Kokanee in Peril

The Canadian Broadcasting Corporation has just released a story about the decline of the Kokanee fishery in the Okanagan’s Wood Lake this year. In short, local fishermen have been unable to find kokanee this year in this, the most productive kokanee lake in the entire region. Here’s the story. The story is now going viral on the Internet.

Kokanee Fishing on Wood Lake Source

But the fish aren’t here.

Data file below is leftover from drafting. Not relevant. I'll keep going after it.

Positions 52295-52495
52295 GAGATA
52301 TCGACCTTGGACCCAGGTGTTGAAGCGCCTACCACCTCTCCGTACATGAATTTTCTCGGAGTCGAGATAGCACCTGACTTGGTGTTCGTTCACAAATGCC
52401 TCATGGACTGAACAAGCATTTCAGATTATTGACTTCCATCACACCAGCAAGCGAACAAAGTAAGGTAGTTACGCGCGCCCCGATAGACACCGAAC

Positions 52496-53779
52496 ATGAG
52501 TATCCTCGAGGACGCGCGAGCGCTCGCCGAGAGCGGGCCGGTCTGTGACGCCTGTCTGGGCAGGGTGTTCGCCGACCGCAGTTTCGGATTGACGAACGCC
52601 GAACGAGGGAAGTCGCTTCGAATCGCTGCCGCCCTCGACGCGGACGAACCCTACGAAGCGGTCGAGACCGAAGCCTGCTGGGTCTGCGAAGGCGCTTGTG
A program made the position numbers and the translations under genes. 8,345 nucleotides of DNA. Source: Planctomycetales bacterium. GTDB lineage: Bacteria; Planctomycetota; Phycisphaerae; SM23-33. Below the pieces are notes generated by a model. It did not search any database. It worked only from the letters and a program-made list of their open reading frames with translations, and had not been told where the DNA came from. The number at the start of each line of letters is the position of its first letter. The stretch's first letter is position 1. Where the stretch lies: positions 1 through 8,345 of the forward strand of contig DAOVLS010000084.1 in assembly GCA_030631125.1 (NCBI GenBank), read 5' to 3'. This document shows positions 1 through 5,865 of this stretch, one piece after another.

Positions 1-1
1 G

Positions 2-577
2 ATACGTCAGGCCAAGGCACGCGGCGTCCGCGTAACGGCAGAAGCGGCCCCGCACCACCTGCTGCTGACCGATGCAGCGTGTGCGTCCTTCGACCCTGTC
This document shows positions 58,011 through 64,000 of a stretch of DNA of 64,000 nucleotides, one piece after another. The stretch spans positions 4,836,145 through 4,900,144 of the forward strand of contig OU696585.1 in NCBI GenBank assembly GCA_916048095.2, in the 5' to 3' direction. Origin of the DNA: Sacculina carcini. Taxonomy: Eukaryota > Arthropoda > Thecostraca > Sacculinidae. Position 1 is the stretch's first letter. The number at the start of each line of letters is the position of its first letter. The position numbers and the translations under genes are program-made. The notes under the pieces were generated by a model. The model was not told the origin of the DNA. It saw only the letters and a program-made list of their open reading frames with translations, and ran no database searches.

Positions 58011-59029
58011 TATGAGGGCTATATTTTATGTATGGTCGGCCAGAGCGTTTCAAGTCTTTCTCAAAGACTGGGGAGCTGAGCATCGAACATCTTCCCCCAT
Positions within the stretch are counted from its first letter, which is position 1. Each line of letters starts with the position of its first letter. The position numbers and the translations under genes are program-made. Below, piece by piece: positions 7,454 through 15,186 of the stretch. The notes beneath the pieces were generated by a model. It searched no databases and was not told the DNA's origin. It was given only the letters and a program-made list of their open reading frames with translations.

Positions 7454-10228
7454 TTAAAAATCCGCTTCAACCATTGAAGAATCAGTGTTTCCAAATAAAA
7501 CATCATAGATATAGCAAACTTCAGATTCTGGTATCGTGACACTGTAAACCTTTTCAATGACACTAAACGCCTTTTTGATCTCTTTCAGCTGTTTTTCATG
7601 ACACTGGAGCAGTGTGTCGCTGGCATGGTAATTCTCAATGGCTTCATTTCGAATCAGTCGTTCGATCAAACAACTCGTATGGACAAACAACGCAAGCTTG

Since the beginning of the series of explorations called Okanagan Okanogan I have been concerned with the alterations that human society has made to the natural water systems of the Okanagan, by diverting water flows from natural systems and piping water through homes, sewers, and water purification plants instead. Perhaps what we are seeing is the consequence of this behaviour. During the 1970s, for example, when large algal blooms were threatening the health of Wood Lake, the Hiram Walker Distillery on the shores of Wood Lake saved the day by diverting large volumes of clear Okanagan Lake water into their plant, and then flushing it out again through Wood Lake. As a result, the length of time water remained in Wood Lake was reduced by 50% and the danger of excessive algal bloom and its subsequent consumption of all the oxygen in the cool, lower layers of the lake, was avoided. Now the bloom is back, and the fish aren’t. A similar crash happened in the Kootenay Lake system in the 1980s, when the productivity of the lake, destroyed by upstream dam construction in the 1920s was mitigated by runoff from a fertilizer plant, which kept the lake alive. When the plant was required to meet new pollution requirements, the lake died. The solution is to fertilize the lake annually with chemical fertilizers. You can read this amazing story here.